An Ode to October

I maniacally hammered this out with my thumbs while waiting for class to start on October 31, 2017. I decided that now (as November draws to a close) would be a good time to post it on this blog.

Today is Halloween. I’m sad to see October go; she has always been good to me. I firmly believe with all of my heart that October is the best month of the year for many reasons, most of them baseless.

I was born in October and I remember having birthday parties when the weather outside was crisp and cool in a tender way. I remember sitting in our old rusty screened porch, now replaced by a streamlined, white sunroom. I remember inviting childhood classmates to my party simply because I liked them and wanted to be friends with them without doubting or second-guessing myself. It used to always rain on my birthday, but not in a depressing way. It was a gentle rain that stopped by to celebrate my completion of another year.

October is the month of change. The fall season itself is representative of change as leaves turn orange and the air turns chilly, but October is the month that truly ushers in these changes. Here in College Park we have a beautiful blue sky that somehow turns deeper blue and deeper orange with the turn of fall, providing a beautiful backdrop for red orange leaves rustling in the wind. I go outside and breathe deeply and the air is distinctively October air. This air will continue to evolve into November air and December air and pick up the scents of muddy ice on asphalt and cinnamon notes and gingerbread spice and dusty Christmas decorations that get taken out of their boxes every year when the days become shorter and darker.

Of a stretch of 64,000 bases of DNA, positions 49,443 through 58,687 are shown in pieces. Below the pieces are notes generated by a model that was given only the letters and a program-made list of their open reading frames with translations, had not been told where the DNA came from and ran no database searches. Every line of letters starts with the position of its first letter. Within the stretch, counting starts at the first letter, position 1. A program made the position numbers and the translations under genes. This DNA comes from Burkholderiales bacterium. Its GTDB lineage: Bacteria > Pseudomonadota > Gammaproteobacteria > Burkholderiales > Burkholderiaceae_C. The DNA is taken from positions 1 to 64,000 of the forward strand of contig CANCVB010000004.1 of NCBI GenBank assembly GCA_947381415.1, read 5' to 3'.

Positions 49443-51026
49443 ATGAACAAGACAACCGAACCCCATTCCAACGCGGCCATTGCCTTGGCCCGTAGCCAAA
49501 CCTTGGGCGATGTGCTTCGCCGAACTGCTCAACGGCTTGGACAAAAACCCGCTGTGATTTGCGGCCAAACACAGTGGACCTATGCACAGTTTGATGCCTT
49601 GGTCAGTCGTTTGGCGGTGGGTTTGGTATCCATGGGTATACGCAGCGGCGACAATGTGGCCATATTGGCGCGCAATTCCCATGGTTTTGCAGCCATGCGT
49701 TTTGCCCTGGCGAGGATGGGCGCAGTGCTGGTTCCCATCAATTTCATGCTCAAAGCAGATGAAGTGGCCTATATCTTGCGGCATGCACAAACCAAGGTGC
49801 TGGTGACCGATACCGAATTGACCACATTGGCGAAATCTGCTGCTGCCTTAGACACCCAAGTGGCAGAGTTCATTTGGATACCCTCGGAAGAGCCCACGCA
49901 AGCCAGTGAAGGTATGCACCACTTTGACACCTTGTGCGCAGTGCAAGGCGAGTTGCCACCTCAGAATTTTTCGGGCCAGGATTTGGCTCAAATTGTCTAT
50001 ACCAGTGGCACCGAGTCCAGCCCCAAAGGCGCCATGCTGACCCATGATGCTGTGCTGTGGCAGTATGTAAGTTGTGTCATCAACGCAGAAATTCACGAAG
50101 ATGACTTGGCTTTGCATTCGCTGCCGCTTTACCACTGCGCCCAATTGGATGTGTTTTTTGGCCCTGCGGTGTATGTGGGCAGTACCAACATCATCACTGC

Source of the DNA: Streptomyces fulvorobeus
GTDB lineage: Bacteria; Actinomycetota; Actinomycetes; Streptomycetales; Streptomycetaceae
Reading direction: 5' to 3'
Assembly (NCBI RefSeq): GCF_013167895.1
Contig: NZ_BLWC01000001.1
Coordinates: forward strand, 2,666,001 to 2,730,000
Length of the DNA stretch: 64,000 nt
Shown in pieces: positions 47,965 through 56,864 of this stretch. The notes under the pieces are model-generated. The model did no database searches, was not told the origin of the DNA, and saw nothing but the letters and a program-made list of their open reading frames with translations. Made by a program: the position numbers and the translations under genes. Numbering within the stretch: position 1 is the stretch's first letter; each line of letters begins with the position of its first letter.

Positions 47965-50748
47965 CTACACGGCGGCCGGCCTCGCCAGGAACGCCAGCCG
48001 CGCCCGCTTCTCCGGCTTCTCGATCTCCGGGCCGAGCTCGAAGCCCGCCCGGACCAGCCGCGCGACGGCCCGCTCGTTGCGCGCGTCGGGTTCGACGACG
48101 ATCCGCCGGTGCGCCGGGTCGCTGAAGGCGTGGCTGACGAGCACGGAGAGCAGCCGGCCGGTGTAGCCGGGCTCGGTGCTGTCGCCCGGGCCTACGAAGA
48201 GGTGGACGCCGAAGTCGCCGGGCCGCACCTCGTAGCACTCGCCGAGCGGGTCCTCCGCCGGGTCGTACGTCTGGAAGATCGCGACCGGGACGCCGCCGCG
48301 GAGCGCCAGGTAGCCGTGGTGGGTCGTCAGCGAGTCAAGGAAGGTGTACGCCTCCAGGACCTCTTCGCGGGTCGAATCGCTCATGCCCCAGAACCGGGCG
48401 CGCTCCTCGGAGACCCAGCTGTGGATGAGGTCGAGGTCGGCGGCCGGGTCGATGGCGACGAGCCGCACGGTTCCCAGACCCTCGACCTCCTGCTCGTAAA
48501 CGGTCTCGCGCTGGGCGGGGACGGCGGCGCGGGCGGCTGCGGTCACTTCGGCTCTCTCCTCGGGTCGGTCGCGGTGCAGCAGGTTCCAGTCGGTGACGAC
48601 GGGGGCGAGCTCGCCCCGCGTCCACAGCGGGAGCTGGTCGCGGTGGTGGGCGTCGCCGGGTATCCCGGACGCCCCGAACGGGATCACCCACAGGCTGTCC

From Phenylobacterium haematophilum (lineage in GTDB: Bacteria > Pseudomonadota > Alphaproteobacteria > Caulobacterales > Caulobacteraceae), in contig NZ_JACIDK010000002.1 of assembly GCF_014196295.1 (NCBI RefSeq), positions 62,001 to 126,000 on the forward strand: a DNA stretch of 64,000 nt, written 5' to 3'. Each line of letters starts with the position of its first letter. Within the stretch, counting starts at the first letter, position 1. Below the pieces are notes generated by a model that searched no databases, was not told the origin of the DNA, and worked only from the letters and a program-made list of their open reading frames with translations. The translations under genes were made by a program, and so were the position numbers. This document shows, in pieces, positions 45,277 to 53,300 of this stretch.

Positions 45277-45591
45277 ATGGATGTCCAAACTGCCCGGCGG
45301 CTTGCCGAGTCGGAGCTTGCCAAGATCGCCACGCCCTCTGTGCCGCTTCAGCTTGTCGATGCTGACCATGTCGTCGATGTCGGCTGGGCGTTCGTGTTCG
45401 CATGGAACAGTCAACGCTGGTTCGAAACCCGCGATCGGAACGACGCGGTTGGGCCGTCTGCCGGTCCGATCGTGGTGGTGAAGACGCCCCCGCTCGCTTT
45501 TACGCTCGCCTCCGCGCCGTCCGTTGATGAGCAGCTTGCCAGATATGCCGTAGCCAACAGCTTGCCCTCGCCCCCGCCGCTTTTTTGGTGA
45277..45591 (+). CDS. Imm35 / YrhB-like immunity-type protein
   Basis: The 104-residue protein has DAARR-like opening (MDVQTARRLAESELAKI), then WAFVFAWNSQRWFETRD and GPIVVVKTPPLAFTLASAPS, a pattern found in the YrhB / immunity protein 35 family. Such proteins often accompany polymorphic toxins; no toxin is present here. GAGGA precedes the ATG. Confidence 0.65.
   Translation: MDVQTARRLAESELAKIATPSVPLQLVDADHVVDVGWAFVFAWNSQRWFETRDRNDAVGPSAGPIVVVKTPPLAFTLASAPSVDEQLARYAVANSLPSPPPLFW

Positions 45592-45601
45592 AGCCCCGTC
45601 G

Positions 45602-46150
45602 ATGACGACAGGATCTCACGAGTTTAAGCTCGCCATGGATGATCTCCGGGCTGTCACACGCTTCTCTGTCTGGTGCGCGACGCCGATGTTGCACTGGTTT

October is the month of creativity. Perhaps you would say that March is the month of creativity when the sun comes out and plant life makes a reappearance. But October is the month when people carve playful yet elegant designs into gourds. They look around their rooms with intelligent eyes and see endless potential in old t-shirts or ordinary scarves and create costumes. October is the month when people remember how to wear sweaters and scarves and zip up their jackets while holding a cup of hot coffee. College students decorate the doors to their dorm rooms and get excited over free pumpkins.

October is the month of making art. Consider Inktober, or consider the coziness of snuggling up with cat butt socks and a mug of Trader Joe’s autumnal spice tea and a notepad where the world is your oyster to create, create, create. Consider the shows that open in October as the performance season begins.

In October, anything is possible.

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October sun on October flowers on an October afternoon.
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“Rugs are Oriental; people aren’t.”

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Source of this article’s title. Found in this thread.

Disclaimer: I’m just an Asian American teenage girl who hasn’t studied anthropology or Asian American history or even Asian history. These are simply my thoughts and reflections on a personal experience that invoked questions about my Asian American identity.

Over the weekend, I attended a dance conference that was taking place at my old church. It was quite informal – most of the attendees were middle-aged or older and not trained dancers – so the classes were pretty much a breeze for me. But one thing that surprised me throughout the entire conference was the racial division that was occurring. The company that organized the conference and taught the dance classes was a dance studio from Oklahoma, while my church had a multicultural congregation with a primarily African American body. As a result, white teachers assisted by their white students from the Oklahoman studio taught classes chiefly comprised of black and latinx people. There were two Asian Americans in total at this conference: one middle-aged woman, and me.

I tried to ignore the fact that skinny white girls with identical, tightly-dutch-braided hair were present in every class, serving as the teachers’ demonstration models. To be fair, almost 75% of the population of Oklahoma is comprised of white people and clearly, this dance studio can’t be blamed for having mainly white students. I knew I was overreacting to race distinctions; this is a common tendency for me that I’m personally trying to work on.